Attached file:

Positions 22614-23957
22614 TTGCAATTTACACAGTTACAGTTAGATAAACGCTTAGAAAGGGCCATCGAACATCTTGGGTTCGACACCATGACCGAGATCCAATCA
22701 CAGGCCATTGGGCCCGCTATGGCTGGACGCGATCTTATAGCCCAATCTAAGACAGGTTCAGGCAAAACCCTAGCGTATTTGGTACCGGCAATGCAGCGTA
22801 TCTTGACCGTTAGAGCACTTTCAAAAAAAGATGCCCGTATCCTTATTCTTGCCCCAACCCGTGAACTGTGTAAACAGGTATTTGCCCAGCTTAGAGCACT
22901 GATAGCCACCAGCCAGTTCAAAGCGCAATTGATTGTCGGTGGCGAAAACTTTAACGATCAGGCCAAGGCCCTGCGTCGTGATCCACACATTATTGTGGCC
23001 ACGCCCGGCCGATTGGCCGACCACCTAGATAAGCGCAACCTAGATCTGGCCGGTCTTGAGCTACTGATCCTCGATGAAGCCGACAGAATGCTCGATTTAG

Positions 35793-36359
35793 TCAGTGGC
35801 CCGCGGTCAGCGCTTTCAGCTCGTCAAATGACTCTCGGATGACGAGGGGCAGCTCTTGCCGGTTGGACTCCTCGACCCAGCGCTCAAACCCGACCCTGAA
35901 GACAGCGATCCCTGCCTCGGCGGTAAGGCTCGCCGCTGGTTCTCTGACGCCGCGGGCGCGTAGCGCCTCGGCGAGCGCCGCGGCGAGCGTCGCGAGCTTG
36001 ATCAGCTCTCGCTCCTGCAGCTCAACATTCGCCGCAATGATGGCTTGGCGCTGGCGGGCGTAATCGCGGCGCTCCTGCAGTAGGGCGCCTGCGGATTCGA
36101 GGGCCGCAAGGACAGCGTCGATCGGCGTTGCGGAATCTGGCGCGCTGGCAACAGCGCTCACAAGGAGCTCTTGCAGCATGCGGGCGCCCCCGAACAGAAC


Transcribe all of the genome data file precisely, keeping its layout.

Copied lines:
Positions 22614-23957
22614 TTGCAATTTACACAGTTACAGTTAGATAAACGCTTAGAAAGGGCCATCGAACATCTTGGGTTCGACACCATGACCGAGATCCAATCA
22701 CAGGCCATTGGGCCCGCTATGGCTGGACGCGATCTTATAGCCCAATCTAAGACAGGTTCAGGCAAAACCCTAGCGTATTTGGTACCGGCAATGCAGCGTA
22801 TCTTGACCGTTAGAGCACTTTCAAAAAAAGATGCCCGTATCCTTATTCTTGCCCCAACCCGTGAACTGTGTAAACAGGTATTTGCCCAGCTTAGAGCACT
22901 GATAGCCACCAGCCAGTTCAAAGCGCAATTGATTGTCGGTGGCGAAAACTTTAACGATCAGGCCAAGGCCCTGCGTCGTGATCCACACATTATTGTGGCC
23001 ACGCCCGGCCGATTGGCCGACCACCTAGATAAGCGCAACCTAGATCTGGCCGGTCTTGAGCTACTGATCCTCGATGAAGCCGACAGAATGCTCGATTTAG

Positions 35793-36359
35793 TCAGTGGC
35801 CCGCGGTCAGCGCTTTCAGCTCGTCAAATGACTCTCGGATGACGAGGGGCAGCTCTTGCCGGTTGGACTCCTCGACCCAGCGCTCAAACCCGACCCTGAA
35901 GACAGCGATCCCTGCCTCGGCGGTAAGGCTCGCCGCTGGTTCTCTGACGCCGCGGGCGCGTAGCGCCTCGGCGAGCGCCGCGGCGAGCGTCGCGAGCTTG
36001 ATCAGCTCTCGCTCCTGCAGCTCAACATTCGCCGCAATGATGGCTTGGCGCTGGCGGGCGTAATCGCGGCGCTCCTGCAGTAGGGCGCCTGCGGATTCGA
36101 GGGCCGCAAGGACAGCGTCGATCGGCGTTGCGGAATCTGGCGCGCTGGCAACAGCGCTCACAAGGAGCTCTTGCAGCATGCGGGCGCCCCCGAACAGAAC